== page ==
Together in Spirit

An online reading group ('TIS a reading group!) to bring together friends, and friends of friends, who aren't able to be in a conventional reading group due to constraints of time or geography.

Thursday, February 14, 2008

Night watched

So glad you chose this Valerie, it has been on my ‘to read’ shelf for ages but I’ve been saving it to savour. Wrongly as it turns out. What I really did like about it was the period detail (and that particular period) so that even though I think it needs to lose 100 pages, at least the excess of words had some atmospheric merit. She sets some vivid scenes – eg Helen and Julia’s walk through London in the blackout – but I think she’s stronger at this than characters. I couldn’t be bothered with any of them really, except maybe Viv, which is perhaps why it seemed so long. In something like Poisonwood Bible or A Fine Balance you care so much about the people that it could go on for ever, or maybe a sequel, but not here.

Does writing it ‘backwards’ make a difference? Yes and no. She is quite skilful and not too irritating in leaving clues and then revealing the truth – I didn’t mind that (eg what Duncan had done to land him in prison). But it takes away all narrative tension in eg Kay’s frantic dash across London to find bombed out Helen when we all know she isn’t there, but is with Julia. Did you see Stuart, A Life Backwards on TV some months back (or have you read the book by Alexander Masters)? The concept here was what had led to the young addict/vagrant being what he was, and it was his idea to write it this way. That was a very moving drama, and the backwards bit really worked. I think however it’s a bit of a fad at the moment.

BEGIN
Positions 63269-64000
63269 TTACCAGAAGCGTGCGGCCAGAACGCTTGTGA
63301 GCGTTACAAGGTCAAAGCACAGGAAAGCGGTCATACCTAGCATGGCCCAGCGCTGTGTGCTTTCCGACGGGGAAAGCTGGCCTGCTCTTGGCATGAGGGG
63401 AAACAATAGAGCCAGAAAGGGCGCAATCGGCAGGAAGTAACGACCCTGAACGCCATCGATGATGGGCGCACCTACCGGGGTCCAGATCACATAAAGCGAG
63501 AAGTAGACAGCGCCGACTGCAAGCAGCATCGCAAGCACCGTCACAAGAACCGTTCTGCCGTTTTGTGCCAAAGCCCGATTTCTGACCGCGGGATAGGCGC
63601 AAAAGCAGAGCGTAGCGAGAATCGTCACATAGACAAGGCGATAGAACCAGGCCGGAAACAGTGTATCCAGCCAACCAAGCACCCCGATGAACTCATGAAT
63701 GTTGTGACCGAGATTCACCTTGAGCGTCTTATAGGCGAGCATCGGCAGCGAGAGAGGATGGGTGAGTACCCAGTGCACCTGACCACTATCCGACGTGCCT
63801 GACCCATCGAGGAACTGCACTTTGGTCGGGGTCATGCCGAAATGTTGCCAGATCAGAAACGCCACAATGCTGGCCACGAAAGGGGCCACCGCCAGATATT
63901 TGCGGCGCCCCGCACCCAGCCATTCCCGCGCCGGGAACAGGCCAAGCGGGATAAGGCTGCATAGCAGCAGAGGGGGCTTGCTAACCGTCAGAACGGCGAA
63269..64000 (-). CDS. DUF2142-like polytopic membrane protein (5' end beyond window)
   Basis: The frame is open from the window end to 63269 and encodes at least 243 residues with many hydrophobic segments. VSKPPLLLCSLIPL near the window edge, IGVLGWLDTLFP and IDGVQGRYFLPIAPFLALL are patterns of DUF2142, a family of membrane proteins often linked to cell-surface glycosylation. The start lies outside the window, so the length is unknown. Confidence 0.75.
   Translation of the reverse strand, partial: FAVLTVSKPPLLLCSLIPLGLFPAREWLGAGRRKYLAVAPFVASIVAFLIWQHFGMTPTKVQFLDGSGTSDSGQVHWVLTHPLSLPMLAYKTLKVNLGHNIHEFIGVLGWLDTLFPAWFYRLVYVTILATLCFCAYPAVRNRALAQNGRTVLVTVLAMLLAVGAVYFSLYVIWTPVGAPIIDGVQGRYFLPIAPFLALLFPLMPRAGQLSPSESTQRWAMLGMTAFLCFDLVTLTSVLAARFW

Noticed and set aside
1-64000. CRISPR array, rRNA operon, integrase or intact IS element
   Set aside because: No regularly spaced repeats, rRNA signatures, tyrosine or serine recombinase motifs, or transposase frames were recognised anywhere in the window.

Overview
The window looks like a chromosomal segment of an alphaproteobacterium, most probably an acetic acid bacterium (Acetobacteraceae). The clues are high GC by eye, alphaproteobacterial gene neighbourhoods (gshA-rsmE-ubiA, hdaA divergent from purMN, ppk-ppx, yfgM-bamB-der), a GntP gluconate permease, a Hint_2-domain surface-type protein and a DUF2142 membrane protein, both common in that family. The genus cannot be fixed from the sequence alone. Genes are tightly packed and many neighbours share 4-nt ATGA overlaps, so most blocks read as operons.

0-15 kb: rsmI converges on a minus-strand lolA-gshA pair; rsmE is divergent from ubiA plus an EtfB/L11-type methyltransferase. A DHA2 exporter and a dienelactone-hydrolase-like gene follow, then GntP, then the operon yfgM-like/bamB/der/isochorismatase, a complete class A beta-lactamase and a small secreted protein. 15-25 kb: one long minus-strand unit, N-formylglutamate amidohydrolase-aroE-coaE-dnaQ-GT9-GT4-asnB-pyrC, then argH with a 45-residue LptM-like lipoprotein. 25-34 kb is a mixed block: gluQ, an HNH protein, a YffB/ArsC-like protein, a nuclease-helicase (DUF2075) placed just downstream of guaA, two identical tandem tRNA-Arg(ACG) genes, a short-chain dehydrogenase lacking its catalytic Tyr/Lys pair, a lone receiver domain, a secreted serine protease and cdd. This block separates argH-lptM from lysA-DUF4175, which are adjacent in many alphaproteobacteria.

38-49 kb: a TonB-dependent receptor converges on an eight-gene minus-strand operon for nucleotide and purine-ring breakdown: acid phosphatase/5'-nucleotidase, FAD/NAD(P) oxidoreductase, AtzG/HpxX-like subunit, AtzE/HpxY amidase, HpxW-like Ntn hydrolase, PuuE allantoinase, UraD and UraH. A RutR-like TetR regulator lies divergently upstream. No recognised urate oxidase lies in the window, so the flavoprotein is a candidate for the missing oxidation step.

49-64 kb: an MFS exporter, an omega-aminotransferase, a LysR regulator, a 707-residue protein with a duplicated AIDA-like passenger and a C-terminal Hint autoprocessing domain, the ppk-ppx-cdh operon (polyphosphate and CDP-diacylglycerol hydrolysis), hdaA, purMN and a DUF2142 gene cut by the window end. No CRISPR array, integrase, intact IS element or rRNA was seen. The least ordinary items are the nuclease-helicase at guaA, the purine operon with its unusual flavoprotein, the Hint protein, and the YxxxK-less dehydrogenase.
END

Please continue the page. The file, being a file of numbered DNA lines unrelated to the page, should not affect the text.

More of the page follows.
I think one of the initial reasons for writing this was wanting to express the anticlimax of the post war period, especially for women who had been liberated, in many ways, by (both) World wars. But you rather lose that thread as you arrive back at 1941, so I think ‘backwards’ isn’t the best way to bring this out. I hadn’t thought about the chaos of war being liberating for lesbian women, so it would be quite interesting to know how the closet door slammed shut post war – but we don’t get that. Apparantly Water's aim was to 'write lesbians back into history', which is laudible but not fully realised here because of her structure, I fear. It is also another book which one is recommended to read twice to fully value - I don't have time for this very often, and I think it is lazy of authors to expect it.

Helen SO glad you enjoyed the McEwan and also thought it his best (do read Amsterdam if you haven't already - not harrowing). It certainly provoked as much discussion and debate as any we've done, didn't it?